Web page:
The legality of the executive order itself is on shaky ground in several respects. Generally speaking, the legislative branch has the sole power to amend, repeal or supplement a statute. For this reason, the executive order may be vulnerable to constitutional challenges on the grounds that the president is attempting to circumvent and encroach on congressional authority. Most importantly, Section 230 does not reference the FCC at all, calling into question whether the agency has the necessary authority to begin with. Though Section 230 is in the Communications Decency Act, which the FCC is broadly regarded as having the authority to implement, the commission would need to demonstrate the necessary delegative authority from Congress to promulgate any rulemaking that would effectively amend a congressional statute. Meanwhile, the Center for Democracy & Technology, a nonprofit advocacy group for internet freedom, has filed a lawsuit to block the order on First Amendment grounds.
For now, however, the rulemaking process continues to move forward. Once a petition for rulemaking is filed with the FCC, it is the FCC’s regular practice to hold an open forum for the public to present its input and comments on the proposed rulemaking. In his invitation calling for public comment, the chairman dismissed widespread criticism calling on the FCC to ignore the NTIA’s petition. Now, the FCC will receive and review feedback from the public on the issue over the course of the 45 days following the Aug. 3 announcement.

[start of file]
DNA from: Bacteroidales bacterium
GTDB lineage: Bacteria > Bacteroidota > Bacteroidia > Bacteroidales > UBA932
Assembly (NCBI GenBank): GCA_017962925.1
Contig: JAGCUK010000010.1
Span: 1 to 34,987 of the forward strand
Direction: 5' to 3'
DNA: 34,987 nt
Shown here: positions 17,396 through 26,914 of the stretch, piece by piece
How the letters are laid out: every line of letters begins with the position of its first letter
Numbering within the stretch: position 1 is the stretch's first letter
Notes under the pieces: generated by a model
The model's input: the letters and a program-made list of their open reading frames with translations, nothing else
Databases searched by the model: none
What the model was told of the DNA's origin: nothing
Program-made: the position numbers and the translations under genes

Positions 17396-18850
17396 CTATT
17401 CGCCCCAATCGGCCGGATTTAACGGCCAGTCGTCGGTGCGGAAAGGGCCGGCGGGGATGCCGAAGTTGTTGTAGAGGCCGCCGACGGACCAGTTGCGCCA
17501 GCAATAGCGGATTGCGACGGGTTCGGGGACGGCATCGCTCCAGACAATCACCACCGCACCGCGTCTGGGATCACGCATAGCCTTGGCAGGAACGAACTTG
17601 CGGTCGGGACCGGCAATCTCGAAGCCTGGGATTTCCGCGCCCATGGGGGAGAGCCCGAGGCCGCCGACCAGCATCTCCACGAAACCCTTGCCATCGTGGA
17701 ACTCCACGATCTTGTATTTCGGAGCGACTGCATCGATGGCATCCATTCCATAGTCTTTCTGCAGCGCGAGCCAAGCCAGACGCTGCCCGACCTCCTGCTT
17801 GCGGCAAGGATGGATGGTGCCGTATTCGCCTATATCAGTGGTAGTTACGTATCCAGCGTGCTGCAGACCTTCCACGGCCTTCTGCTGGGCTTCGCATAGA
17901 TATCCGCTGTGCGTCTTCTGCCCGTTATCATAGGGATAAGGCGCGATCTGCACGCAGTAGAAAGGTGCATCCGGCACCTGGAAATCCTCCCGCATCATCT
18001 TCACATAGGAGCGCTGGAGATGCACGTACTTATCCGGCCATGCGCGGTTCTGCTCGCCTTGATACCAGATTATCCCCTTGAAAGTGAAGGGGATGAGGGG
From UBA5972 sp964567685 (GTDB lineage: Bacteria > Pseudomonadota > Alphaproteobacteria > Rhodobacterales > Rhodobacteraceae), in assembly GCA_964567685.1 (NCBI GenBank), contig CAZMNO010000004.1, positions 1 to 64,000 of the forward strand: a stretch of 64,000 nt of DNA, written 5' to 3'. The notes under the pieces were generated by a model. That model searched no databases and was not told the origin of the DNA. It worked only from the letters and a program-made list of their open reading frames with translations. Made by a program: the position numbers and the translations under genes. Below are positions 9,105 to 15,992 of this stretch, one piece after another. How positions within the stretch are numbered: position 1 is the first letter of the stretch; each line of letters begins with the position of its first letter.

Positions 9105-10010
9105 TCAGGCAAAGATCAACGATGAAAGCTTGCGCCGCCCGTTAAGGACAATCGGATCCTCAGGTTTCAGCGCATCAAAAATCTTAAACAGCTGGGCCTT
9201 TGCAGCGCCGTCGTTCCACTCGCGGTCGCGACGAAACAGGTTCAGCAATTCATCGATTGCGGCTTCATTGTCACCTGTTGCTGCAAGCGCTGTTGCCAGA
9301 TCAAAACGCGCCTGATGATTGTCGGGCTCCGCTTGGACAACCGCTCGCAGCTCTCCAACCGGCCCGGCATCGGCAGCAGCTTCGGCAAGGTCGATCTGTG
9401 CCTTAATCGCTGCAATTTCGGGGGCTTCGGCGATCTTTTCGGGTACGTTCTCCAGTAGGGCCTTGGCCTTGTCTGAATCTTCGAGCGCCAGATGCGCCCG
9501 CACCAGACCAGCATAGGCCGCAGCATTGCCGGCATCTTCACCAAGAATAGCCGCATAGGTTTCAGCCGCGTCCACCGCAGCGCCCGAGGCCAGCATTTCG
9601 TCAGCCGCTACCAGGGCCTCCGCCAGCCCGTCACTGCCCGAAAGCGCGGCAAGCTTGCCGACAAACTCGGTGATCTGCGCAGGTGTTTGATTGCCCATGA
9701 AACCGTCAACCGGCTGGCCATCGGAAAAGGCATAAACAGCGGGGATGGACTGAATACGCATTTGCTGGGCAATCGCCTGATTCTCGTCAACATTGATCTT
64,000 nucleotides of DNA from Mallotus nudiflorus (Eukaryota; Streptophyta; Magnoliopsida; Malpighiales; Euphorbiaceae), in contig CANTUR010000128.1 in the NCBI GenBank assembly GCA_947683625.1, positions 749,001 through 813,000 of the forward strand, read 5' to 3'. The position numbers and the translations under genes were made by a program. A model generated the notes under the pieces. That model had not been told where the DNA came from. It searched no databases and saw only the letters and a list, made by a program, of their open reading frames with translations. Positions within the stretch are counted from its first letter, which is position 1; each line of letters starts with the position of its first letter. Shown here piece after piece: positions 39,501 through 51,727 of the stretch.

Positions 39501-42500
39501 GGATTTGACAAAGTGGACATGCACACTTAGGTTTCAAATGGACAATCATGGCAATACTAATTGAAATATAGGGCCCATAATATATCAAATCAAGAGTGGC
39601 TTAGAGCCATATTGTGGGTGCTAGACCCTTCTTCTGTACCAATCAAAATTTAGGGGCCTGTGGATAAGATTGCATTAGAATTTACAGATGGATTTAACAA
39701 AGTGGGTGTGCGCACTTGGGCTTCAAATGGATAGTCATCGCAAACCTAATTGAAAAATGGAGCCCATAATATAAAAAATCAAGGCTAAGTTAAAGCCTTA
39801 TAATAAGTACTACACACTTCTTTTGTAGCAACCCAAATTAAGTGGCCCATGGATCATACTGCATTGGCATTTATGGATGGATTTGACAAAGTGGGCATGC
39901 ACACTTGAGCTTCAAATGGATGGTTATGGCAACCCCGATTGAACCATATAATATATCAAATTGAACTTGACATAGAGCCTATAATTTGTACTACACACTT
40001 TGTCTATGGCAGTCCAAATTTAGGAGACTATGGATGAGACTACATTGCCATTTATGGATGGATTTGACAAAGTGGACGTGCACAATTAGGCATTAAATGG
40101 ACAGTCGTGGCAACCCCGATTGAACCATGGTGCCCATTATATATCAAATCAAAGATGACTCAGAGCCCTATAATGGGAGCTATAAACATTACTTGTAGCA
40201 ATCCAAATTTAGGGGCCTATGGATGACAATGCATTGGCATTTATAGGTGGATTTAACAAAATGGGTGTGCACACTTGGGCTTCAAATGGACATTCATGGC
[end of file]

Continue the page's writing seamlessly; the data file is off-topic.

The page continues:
The petition closely follows the executive order’s directives, highlighting areas for clarification and potential amendments to Section 230. Echoing the executive order, the NTIA petition takes issue with alleged “anti-conservative bias” in platforms’ content moderation policies. The petition takes particular issue with the alleged bias of the major social media platforms such as Facebook and Twitter, arguing that when an internet service provider “appears to reflect a particular viewpoint,” the platform’s status must shift from “service” to “content” provider given its nature as a “vehicle of expression” in favoring a particular stance on an issue in the public debate. As it currently stands, Section 230 does not distinguish among providers based on so-called viewpoint neutrality. In other words, all internet service providers are treated the same, regardless of any apparent viewpoints. The petition proposes language to pass interpretative regulations of Section 230 that would strip so-called content providers of the law’s liability shield—carving out a new designation of content provider in an attempt to withhold Section 230 immunity from those providers that appear to promote a particular viewpoint. The reform proposals seek to curtail the alleged platform-led “editorializing” practices, by attempting to nullify existing liability exemption for platforms determined to be “not politically neutral.”